(14) ITEM 15, SPRINGS AND SUSPENSION. Inspect springs for sagged or broken leaves, shifted leaves, and loose or missing rebound clips.
(15) ITEM 16, STEERING LINKAGE. Examine steering gear case, connecting links, and pitman arm for security and good condition. Test steering adjustment, and free motion of steering wheel.
(16) ITEM 17, FENDERS AND BUMPERS. Examine fenders and bumpers for secure mounting and serviceable condition.
(17) ITEM 18, TOWING CONNECTIONS. Examine pintle hook for secure mounting and serviceable condition. Be sure pintle latches properly and locks securely.
(18) ITEM 19, BODY AND LOAD. Examine body and load (if any) for damage. Be sure there is a cap on front drain hole under fuel tank. See that rear drain hole cap is available in glove compartment. CAUTION: Rear drain hole cap should be installed when about to pass through deep water.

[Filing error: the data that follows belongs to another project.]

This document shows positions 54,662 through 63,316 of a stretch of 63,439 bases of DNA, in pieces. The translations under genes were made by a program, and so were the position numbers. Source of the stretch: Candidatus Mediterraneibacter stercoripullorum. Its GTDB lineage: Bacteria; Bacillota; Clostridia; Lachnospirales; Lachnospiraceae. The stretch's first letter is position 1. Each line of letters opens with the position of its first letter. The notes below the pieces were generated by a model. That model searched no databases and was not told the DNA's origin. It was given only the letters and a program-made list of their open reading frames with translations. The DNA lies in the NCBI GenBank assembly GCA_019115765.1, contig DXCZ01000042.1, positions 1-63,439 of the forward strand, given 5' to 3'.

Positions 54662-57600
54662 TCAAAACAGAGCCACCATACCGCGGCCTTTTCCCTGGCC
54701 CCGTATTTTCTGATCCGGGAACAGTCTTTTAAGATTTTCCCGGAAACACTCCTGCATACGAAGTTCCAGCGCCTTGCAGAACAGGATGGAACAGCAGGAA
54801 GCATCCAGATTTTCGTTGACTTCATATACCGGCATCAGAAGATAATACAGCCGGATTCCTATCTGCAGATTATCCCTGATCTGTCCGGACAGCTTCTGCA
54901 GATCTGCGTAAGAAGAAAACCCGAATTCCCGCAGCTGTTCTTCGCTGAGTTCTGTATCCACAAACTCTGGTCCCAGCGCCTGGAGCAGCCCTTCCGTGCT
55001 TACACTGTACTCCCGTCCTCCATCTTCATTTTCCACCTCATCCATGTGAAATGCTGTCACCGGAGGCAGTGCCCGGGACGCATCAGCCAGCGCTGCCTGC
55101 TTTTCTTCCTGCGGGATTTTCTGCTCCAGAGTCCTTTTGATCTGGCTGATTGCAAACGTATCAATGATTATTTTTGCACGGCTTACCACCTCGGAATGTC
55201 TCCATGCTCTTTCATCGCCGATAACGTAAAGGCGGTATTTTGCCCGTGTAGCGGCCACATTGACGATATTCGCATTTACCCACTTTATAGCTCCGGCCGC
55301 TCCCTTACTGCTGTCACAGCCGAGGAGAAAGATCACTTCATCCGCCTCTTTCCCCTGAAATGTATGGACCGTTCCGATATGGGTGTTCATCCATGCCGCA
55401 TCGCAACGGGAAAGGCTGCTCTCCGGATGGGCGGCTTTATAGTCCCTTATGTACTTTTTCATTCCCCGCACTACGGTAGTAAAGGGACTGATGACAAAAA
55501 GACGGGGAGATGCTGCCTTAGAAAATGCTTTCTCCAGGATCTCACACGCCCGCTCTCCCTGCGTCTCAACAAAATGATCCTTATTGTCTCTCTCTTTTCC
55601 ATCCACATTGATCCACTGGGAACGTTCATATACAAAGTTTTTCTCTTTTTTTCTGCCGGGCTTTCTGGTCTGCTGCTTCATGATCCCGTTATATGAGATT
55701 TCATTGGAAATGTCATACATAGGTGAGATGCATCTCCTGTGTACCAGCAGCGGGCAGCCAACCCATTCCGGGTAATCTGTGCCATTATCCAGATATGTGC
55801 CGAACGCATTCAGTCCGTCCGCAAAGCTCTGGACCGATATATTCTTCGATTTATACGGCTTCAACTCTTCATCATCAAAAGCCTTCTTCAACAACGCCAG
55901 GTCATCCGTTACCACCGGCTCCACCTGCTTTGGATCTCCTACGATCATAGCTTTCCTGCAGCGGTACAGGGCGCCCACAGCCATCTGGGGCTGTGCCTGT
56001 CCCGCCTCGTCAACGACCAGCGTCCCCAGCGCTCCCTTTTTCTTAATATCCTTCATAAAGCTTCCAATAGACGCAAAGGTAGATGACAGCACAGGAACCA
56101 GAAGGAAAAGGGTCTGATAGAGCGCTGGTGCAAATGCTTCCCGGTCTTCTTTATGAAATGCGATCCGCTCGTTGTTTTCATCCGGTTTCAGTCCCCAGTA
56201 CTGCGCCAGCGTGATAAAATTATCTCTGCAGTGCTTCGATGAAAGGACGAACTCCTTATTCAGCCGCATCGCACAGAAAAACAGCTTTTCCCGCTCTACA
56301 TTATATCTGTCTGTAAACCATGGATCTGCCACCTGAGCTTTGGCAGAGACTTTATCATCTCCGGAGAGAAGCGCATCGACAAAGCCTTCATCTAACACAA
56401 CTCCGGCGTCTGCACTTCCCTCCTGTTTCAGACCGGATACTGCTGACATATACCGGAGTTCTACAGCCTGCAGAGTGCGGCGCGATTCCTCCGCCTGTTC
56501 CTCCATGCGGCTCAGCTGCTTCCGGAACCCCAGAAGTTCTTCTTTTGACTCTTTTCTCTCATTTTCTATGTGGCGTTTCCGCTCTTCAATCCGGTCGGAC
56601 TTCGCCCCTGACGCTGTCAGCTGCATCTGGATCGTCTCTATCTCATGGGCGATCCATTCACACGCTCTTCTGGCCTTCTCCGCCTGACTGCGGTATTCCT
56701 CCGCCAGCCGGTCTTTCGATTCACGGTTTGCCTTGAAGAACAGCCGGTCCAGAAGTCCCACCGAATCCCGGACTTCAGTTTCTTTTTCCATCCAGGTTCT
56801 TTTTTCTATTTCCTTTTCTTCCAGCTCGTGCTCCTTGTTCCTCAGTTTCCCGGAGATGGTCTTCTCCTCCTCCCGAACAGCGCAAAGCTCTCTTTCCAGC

(19) ITEM 20, DECONTAMINATOR. Examine decontaminator for full charge and secure mountings.
(20) ITEM 21, TOOLS AND EQUIPMENT. See that tools and equipment are all present, properly stowed, and serviceable.
(21) ITEM 23, DRIVER’S PERMIT AND FORM 26. Driver must have his operator’s permit on his person. See that vehicle manuals, Lubrication Guide, Form No. 26 (accident report) and W.D. AGO Form No. 478 (MWO and Major Unit Assembly Replacement Record) are
present, legible, and properly stowed.
(22) ITEM 22, ENGINE OPERATION. Accelerate engine and observe for unusual noises indicating compression or exhaust leaks; worn, damaged, loose, and inadequately lubricated parts or misfiring.
(23) ITEM 25, DURING-OPERATION SERVICE. Begin the During operation Service immediately after the vehicle is put in motion.